- NATO Kosovo Force
- Operation Enduring Freedom
- Operation Freedom’s Sentinel
- Operation Inherent Resolve
- Operation Iraqi Freedom
- Operation New Dawn
- Operation Octave Shield
- Operation Odyssey Lightning
- Operation Spartan Shield
- U.S. Africa Command Operations
- U.S. Central Command operations
- The People Behind The Sacrifice
Air Force Capt. Derek Argel
Died May 30, 2005 Serving During Operation Iraqi Freedom
28, of Lompoc, Calif.; assigned to the 23rd Special Tactics Squadron, Hurlburt Field, Fla.; killed May 30 in the crash of an Iraqi air force aircraft during a training mission in eastern Diyala province, Iraq. Also killed were Maj. William Downs, Capt. Jeremy Fresques and Staff Sgt. Casey Crate.
Air Force commando from Lompoc dies in Iraq crash
LOMPOC, Calif. — Air Force Capt. Derek Argel was so dedicated to water polo that he started showing up at high school practices as a fifth-grader.
As he grew older, his intense commitment to the military led him to enroll in the Air Force Academy and head to Iraq as a commando.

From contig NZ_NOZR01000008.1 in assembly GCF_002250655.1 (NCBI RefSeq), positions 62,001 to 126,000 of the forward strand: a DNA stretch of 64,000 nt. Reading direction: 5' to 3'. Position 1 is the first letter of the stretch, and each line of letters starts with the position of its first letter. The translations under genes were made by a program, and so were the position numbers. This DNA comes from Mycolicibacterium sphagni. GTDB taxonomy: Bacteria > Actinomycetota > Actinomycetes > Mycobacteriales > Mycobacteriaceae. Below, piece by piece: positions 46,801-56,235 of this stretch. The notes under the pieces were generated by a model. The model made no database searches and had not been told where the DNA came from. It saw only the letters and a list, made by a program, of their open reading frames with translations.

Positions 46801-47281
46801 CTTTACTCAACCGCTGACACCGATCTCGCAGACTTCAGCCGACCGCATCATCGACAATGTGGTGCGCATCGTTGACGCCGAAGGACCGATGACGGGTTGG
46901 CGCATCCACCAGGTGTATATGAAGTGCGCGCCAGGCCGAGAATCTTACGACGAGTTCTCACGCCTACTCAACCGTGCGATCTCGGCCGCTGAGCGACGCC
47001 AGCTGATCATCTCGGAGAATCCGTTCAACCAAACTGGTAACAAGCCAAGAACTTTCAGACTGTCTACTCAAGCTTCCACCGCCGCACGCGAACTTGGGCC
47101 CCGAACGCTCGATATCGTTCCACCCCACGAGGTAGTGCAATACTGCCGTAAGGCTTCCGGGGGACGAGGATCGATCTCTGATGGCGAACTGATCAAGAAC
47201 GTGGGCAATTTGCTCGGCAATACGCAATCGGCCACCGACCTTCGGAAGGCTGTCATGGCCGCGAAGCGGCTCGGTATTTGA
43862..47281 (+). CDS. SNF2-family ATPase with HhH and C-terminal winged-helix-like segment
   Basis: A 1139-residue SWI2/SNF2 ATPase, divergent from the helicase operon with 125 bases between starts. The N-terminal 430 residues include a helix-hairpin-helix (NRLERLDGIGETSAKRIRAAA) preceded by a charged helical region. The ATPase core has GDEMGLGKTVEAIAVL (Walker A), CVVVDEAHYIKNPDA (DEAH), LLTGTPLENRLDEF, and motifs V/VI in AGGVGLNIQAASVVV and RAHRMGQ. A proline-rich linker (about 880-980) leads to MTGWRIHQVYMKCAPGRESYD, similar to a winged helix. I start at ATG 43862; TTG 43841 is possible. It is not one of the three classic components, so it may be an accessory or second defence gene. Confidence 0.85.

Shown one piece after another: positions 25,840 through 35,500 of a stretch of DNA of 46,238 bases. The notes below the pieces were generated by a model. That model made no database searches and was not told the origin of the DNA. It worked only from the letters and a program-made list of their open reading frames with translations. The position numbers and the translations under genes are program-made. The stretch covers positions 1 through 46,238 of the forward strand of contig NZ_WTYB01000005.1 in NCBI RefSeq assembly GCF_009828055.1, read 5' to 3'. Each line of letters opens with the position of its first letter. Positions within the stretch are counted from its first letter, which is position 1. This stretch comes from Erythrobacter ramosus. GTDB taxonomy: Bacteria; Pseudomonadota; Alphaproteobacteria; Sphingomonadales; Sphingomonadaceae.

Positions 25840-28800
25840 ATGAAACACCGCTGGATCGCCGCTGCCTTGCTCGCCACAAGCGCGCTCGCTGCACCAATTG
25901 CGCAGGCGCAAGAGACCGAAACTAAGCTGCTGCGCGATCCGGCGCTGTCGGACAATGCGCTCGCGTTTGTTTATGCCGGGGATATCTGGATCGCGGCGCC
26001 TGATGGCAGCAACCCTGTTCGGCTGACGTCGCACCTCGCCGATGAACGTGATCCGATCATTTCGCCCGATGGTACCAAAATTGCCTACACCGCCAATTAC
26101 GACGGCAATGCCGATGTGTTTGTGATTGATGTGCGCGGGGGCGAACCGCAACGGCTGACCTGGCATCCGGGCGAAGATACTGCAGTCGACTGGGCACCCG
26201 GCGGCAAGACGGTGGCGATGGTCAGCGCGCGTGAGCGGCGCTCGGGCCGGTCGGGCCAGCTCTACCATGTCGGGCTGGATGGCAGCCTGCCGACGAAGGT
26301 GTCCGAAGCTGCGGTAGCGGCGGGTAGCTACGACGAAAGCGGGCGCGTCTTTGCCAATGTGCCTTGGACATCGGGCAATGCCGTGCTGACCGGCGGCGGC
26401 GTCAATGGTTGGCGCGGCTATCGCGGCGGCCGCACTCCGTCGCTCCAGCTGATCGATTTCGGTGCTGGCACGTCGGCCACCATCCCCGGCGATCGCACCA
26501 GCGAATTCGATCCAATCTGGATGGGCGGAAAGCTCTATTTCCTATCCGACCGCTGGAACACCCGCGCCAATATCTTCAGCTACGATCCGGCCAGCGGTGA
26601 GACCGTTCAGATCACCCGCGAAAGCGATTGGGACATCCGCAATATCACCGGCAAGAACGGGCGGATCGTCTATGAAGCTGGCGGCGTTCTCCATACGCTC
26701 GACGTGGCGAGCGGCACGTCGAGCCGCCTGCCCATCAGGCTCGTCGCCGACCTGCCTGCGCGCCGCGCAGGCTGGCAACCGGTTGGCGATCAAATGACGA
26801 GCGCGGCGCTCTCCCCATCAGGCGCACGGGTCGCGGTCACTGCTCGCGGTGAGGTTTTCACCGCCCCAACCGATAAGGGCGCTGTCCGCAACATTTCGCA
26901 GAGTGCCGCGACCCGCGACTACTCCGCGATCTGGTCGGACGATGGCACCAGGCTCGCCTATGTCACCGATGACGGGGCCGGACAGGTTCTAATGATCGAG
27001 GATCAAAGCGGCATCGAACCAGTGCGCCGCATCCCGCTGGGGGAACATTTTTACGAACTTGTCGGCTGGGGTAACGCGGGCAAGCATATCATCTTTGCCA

Argel, 28, died Monday in a plane crash during a training mission in the Diyala province northwest of Baghdad. Three other U.S. troops and an Iraqi pilot were also killed in the Memorial Day crash.
Argel was assigned to the 23rd Special Tactics Squadron based at Hurlburt Field, Fla. The squadron’s missions were often classified and officials refused to say when he was deployed.
Argel was named most valuable player in his high school water polo league, and played the sport at the Academy, where he graduated in 2000.
“He worked exceptionally hard. He never took anything for granted,” Cabrillo High School athletic director Bob Lawrence said.
He said the 6-foot-6 Argel towered over him. “He always leaned over and hugged me. He doesn’t ever leave without saying he loves me.”
Argel, who graduated from the school in 1995, brought his wife and young son with him when he last returned to Lompoc to attend the high school’s annual alumni game in October. He gave his old teachers photos of him in uniform.
“His life was always secondary to the United States of America,” friend David Riley said.